Recently I read an article which implied that small companies should think and act ’big’, if they want to actually become big. The writer then proceeded to tell readers to hire people that they would not actually need until the following year, once the company had grown.
Great, but how do you pay their salaries? When I started, we were often short of cash to pay wages for the staff we had, let alone for extra staff we did not need.
This is why I have reservations about consultants - they always seem to come up with ideas that need more cash than I have to spend.
If consultants are all so clever, why don’t they run their own business and make money, rather than try to tell me how to run mine?
So many consultants appear to have been made redundant by the companies they worked for. A question that always enters my head is that if they were so good at their job, why did they get made redundant in the first place?
Many of the people that hand out business advice have never run a small company with very little capital. They simply wouldn’t preach such rubbish, if they had.
Mind you, a great deal of rubbish is written in papers and magazines, with the exception of British Baker, of course! For example, there was an article in The Observer recently with the headline: "Can shop-bought bread be ethical?"
The writer went on to ask why a perfectly ordinary loaf should pass the £1 mark. She obviously had no idea of the cost of ingredients, labour, overheads and distribution. Need I go on?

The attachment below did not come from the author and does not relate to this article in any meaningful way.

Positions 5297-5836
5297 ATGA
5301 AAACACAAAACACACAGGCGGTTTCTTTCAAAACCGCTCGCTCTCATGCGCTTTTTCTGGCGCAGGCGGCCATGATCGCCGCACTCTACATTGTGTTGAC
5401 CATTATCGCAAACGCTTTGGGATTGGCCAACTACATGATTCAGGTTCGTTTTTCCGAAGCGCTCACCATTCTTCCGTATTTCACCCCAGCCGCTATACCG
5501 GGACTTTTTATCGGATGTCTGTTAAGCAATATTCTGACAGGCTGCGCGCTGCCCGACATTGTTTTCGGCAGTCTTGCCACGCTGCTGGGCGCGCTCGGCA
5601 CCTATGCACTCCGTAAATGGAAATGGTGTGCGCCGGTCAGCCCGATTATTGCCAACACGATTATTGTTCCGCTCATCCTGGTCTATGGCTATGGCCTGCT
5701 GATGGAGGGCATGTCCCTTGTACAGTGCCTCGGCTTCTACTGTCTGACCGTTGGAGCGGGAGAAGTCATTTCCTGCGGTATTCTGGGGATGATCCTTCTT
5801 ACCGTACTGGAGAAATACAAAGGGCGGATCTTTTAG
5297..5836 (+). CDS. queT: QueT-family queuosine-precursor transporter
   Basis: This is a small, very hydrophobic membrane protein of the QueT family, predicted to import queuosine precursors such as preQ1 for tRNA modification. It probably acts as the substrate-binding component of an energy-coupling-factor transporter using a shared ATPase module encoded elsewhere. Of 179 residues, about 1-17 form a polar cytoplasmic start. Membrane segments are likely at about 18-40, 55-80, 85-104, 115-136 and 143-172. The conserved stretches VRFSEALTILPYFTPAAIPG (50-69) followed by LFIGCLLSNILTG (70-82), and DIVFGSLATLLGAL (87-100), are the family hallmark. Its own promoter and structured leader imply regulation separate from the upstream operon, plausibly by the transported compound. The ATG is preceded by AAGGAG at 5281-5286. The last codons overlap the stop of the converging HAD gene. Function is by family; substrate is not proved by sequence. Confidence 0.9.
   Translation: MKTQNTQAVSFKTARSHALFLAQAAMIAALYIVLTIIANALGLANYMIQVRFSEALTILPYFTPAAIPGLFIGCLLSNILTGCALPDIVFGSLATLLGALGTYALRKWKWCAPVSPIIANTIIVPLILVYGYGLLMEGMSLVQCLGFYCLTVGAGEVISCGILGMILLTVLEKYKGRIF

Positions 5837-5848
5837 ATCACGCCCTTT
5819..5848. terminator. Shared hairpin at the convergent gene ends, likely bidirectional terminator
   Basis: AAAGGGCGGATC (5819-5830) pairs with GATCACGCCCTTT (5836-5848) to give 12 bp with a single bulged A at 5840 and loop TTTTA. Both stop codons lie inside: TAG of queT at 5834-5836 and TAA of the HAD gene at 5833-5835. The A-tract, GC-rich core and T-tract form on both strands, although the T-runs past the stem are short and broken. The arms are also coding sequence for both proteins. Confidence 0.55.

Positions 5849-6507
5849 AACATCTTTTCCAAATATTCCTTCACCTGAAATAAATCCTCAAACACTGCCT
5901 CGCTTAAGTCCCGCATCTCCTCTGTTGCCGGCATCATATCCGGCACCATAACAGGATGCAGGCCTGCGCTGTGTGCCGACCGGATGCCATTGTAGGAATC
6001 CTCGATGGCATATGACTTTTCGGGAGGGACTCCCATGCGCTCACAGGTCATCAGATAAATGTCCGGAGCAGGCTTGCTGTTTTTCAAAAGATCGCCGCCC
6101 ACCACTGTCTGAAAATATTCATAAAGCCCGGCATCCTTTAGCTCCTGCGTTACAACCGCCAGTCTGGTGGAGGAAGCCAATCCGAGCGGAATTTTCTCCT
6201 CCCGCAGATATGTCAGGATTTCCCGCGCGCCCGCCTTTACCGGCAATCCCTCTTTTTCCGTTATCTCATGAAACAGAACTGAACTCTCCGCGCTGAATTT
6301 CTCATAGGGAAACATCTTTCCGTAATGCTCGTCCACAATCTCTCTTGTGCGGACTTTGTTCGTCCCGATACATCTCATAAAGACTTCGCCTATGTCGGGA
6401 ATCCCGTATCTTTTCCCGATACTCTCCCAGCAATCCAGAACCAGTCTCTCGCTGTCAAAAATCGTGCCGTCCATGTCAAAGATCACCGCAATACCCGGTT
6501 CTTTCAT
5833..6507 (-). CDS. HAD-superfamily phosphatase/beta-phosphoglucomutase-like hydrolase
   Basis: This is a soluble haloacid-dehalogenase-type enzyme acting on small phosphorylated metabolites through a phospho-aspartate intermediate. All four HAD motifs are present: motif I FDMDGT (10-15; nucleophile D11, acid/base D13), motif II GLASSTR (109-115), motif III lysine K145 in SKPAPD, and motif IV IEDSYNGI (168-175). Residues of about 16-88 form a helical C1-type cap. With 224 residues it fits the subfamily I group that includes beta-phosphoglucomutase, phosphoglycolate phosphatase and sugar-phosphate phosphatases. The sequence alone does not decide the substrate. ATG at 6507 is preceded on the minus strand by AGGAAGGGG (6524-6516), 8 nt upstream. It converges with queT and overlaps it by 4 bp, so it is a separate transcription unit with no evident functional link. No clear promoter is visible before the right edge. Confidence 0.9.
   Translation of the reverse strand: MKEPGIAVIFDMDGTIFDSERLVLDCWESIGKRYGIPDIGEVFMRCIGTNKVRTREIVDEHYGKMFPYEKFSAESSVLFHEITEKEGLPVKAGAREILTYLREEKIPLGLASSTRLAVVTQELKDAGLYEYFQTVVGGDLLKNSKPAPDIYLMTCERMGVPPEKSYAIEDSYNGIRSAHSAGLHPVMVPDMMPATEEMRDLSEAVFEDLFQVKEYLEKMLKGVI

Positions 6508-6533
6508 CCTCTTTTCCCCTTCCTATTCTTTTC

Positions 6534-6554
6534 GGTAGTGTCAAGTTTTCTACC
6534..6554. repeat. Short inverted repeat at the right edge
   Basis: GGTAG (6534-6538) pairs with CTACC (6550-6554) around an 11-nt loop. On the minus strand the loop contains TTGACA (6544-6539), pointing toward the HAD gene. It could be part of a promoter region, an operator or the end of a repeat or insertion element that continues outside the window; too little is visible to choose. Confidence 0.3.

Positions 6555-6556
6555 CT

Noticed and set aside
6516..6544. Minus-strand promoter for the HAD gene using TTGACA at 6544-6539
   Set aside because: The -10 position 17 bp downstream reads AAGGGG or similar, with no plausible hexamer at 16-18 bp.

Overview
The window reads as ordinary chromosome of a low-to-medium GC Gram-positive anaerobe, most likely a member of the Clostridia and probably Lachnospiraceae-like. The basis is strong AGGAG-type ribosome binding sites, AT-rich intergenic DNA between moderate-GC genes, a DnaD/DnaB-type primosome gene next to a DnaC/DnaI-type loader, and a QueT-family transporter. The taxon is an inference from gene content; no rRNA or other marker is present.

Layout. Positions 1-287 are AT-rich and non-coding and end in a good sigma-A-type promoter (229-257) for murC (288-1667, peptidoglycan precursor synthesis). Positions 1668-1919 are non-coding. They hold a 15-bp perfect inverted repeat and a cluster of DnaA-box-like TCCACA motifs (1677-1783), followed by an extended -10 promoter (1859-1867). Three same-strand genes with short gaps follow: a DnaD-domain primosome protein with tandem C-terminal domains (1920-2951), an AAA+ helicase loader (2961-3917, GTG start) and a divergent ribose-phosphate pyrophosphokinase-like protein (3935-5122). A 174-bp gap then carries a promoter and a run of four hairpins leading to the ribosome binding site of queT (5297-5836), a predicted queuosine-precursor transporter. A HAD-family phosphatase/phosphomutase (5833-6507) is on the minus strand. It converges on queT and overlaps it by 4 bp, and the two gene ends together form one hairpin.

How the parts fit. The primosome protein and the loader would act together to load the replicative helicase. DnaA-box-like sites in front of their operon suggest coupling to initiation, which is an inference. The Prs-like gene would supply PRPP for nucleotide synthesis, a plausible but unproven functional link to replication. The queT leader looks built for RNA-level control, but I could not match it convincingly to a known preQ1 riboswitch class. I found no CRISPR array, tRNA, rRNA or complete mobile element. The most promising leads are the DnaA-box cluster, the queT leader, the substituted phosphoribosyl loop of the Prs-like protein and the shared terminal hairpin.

These writers must live in a cocoon, untouched by reality, although if they are paid to write at least they should acquire a little knowledge of the subject.
The journalist went on to attack the Chorleywood bread-making process, stating that bread made in this way is not good for you.
Well, there may be an element of truth in that, but I would have thought it is something of an overstatement.
Artisan bread is better for you and tastes superior but it doesn’t take a genius to work out that it requires a great deal more skill, time and labour to make, thus it costs more to produce.
We are told there are 30,000 bakers in France and only 3,000 in the UK. Could one of the reasons for this be that people like this journalist are beefing about paying over £1 for a loaf?
The oddest thing in The Observer article, however, was the statement that the Chorleywood process is energy intensive. The writer advised readers to make their own bread in breadmakers instead as they only use 400 to 800 watts of electricity.
Now, I may be thick, but if everybody made their own bread, the energy consumption would be huge. Just imagine 40 million people all switching on their bread- makers each day! n